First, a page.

The Service's position that a rental value limit should be applied was based primarily on two arguments. First, Sec. 107, which allows an exclusion for both parsonages and MHAs, includes the words "rental value" in the heading. Second, the IRS contended that the original Congressional intent in allowing the MHA was to put parsonage dwellers and MHA recipients on equal footing. Allowing an MHA exclusion in an amount greater than the fair rental value would give a larger tax benefit to MHA recipients.
The Tax Court took the position that the subsection containing the parsonage exclusion and the subsection containing the MHA exclusion should be interpreted separately. Because the MHA subsection does not mention "rental value" the Tax Court refused to carry over the rental value limit from the parsonage subsection. In effect, the court held that Congress should have explicitly inserted a rental value limit in the MHA subsection if one had been intended.
If the Service chooses to appeal this decision, it will be interesting to see how art appellate court views this reasoning. In the meantime, ministers have substantial authority to increase income exclusions in line with the Tax Court's majority opinion.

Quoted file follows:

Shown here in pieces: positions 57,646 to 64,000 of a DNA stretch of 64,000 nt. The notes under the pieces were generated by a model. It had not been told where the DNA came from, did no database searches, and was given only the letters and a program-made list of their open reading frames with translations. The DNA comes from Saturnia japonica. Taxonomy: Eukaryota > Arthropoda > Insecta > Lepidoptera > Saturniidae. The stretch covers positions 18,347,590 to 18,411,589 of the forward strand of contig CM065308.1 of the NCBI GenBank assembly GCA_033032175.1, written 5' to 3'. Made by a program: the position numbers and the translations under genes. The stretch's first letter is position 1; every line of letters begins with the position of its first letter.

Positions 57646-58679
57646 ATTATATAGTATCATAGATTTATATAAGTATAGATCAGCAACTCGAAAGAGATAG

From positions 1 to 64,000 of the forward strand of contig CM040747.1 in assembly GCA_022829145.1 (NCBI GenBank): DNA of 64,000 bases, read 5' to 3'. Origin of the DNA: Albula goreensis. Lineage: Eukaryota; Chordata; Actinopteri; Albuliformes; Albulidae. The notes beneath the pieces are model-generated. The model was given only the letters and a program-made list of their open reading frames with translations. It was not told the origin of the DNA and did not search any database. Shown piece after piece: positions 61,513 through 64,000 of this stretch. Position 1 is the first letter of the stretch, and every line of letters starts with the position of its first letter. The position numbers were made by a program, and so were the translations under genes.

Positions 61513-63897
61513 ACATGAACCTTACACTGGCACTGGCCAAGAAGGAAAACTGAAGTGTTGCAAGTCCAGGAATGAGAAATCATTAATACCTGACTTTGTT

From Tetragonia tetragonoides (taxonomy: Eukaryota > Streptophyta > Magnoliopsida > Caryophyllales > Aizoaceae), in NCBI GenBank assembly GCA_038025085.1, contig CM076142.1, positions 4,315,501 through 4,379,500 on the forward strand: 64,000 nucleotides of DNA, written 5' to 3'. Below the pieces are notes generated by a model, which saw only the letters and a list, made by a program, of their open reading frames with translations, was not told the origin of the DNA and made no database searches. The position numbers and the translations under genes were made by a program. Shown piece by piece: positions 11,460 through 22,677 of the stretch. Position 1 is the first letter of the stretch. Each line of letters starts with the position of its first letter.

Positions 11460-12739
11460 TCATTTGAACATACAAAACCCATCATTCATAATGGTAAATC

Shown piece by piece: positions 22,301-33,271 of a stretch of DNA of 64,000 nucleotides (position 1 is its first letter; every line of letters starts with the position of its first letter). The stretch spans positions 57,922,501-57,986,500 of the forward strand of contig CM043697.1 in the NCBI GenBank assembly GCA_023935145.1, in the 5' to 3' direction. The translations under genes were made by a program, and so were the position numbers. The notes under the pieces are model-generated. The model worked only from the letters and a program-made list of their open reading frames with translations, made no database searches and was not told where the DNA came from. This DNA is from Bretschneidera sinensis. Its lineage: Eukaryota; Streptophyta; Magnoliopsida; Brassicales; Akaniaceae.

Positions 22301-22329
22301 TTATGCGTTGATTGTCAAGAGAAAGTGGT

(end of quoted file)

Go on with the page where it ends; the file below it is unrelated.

* The Warren case is not an oddity. The fact that Dr. Warren had a very large income or substantial nonchurch income (approximately $200,000 from selling tapes and books) should not obscure the primary revelation of the case--the income exclusion was not limited to rental value. Ministers with more modest incomes may also experience tax savings.
* The most common application of Warren may be for tax years in which ministers make capital improvements to their homes. In the past, ministers who paid for a new kitchen, driveway, roof or other improvement had to worry that total housing expenditures for the year would exceed rental value. Many ministers handled this problem by allocating or depreciating the cost of the improvement over a number of years. But under Warren, the tax savings can be realized immediately, as long as the amount designated by the church is sufficient to cover total annual housing costs.
* It will now be critical to review annually the amount of MHA designated by the church. Because, under Warren, there is no cap on the income exclusion (except the amount spent), many ministers probably should arrange to have their MHAs increased. It is particularly important to plan ahead for major expenditures and have the MHA increased by enough to absorb all housing-related costs.